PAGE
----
Top 4 things you need to know about slapped cheek disease

Slapped cheek disease occurs following parvovirus B19 infection and is more common in children [1].

Although the disease is mostly mild and tends to go away on its own, it should be noted that some people may have a more severe form of the disease, such as those with weakened immune systems, those pregnant or those with blood problems. [1].

Keep reading this article to find out more slapped cheek diseaseto be better informed about this contagious condition!

Slapped cheek disease signs and symptoms

The first signs and symptoms usually appear between 4 and 14 days after parvovirus B19 infection. However, most of the symptoms are so mild that they go unnoticed or are associated with other minor health problems [2].

As the infection progresses, the following symptoms may be present:

  • fever, headache and stomach pain, these being the first symptoms associated with slapped cheek disease;

  • the appearance of red eczema on the cheeks, a symptom that appears a few days after infection;

  • the potential appearance of other eczema in different areas of the body, such as the trunk or upper and lower limbs;

  • eczema that comes and goes indefinitely [2].

As for adults, they may be asymptomatic or have specific symptoms such as joint pain or stiffness, without cheek eczema [3].

Method of diffusion

The virus that causes slapped cheek disease can survive in the saliva of infected people and on various surfaces. This means that the method of spreading the virus is through coughing, sneezing, simple conversation or contact with contaminated surfaces. [1].

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The problematic part of this condition is represented by the fact that the infected person can spread the virus to other people, only in the period before the appearance of the eczema on the cheeks. This means that the infected person cannot realize that they have fallen ill and cannot avoid contact with other people [1].

Diagnosis and treatment

Most of the time the family doctor can diagnose the disease only by looking at the eczema present on the cheeks and the presence of other symptoms similar to the flu or cold. In rarer cases, however, it may also ask for some laboratory tests, both to confirm the infection and to rule out other possible causes [4].

Since slapped cheek disease tends to go away on its own after a few weeks, your doctor may prescribe a treatment that focuses on relieving symptoms such as headache, fever, or joint pain. [4].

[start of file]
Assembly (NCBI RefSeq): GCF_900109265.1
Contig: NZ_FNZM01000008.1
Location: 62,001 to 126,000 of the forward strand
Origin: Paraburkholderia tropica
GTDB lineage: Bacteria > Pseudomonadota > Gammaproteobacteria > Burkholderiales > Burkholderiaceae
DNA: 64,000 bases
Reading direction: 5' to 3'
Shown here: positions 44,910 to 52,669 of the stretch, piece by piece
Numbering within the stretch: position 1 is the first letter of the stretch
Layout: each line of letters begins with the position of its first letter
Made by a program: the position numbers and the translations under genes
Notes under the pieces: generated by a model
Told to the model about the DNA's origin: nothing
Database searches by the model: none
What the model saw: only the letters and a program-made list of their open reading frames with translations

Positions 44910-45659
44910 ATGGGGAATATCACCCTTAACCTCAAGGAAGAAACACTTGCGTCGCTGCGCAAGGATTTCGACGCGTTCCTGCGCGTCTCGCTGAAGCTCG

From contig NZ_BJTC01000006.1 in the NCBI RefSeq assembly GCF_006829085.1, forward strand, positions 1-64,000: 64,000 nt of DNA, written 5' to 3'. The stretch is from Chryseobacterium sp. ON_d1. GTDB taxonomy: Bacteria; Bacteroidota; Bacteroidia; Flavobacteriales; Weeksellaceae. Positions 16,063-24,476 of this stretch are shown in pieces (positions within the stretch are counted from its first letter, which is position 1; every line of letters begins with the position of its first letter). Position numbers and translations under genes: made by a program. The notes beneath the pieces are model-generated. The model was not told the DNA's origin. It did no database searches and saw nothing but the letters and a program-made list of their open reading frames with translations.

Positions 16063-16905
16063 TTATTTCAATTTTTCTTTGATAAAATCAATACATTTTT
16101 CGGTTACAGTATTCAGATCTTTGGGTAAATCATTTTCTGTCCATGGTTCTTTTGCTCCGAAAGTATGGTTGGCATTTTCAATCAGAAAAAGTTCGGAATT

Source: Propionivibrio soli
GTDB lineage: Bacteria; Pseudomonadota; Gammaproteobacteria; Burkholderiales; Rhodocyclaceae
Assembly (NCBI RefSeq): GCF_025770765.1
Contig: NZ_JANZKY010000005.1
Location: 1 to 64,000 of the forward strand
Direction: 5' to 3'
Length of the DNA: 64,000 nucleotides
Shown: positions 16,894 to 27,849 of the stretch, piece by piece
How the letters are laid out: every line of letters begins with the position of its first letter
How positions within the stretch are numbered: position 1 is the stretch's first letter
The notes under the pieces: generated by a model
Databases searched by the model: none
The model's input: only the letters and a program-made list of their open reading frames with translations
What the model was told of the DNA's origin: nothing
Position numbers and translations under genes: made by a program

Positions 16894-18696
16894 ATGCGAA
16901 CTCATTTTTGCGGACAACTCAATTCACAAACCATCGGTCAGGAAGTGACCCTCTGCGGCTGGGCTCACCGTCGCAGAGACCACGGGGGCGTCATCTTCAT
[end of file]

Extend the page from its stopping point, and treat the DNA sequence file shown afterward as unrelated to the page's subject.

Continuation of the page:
Complications associated with slap cheek disease

Most infected people recover completely without long-term problems. However, there are also cases where slapped cheeks can cause complications, such as:

  • anemia – which can occur because the virus, in some rare cases, can stop the creation of red blood cells. This is often temporary, but it can be serious for people with compromised immune systems or other specific conditions.

  • arthritis – tends to be present more among adults (80%) and less among children (10%). It is usually temporary and involves joint pain and inflammation. Symptoms tend to improve over time, but some cases may develop chronic arthritis or polyarthritis. Females have a higher risk than males [4].

Although slapped cheek disease can often be mild, especially among children, do not hesitate to see a specialist, especially if symptoms persist or are accompanied by other troubling changes.

References:

  1. “Symptoms and Treatments of Slapped Cheek Syndrome”. Diseases and conditions | NHS Inform, www.nhsinform.scot/illnesses-and-conditions/infections-and-poisoning/slapped-cheek-syndrome. Access to data: 26.09.2022

  2. “The Royal Children’s Hospital of Melbourne.” The Royal Children’s Hospital of Melbourne, www.rch.org.au/kidsinfo/fact_sheets/Slapped_cheek_fifth_disease/. Access to data: 26.09.2022

  3. “Fifth Disease (Slapped Cheek Disease).” Healthdirect, Healthdirect Australia, www.healthdirect.gov.au/fifth-disease. Access to data: 26.09.2022

  4. “Fifth disease: causes, symptoms, treatment, tests, healing”. Cleveland Clinic, my.clevelandclinic.org/health/diseases/15774-fifth-disease. Access to data: 26.09.2022


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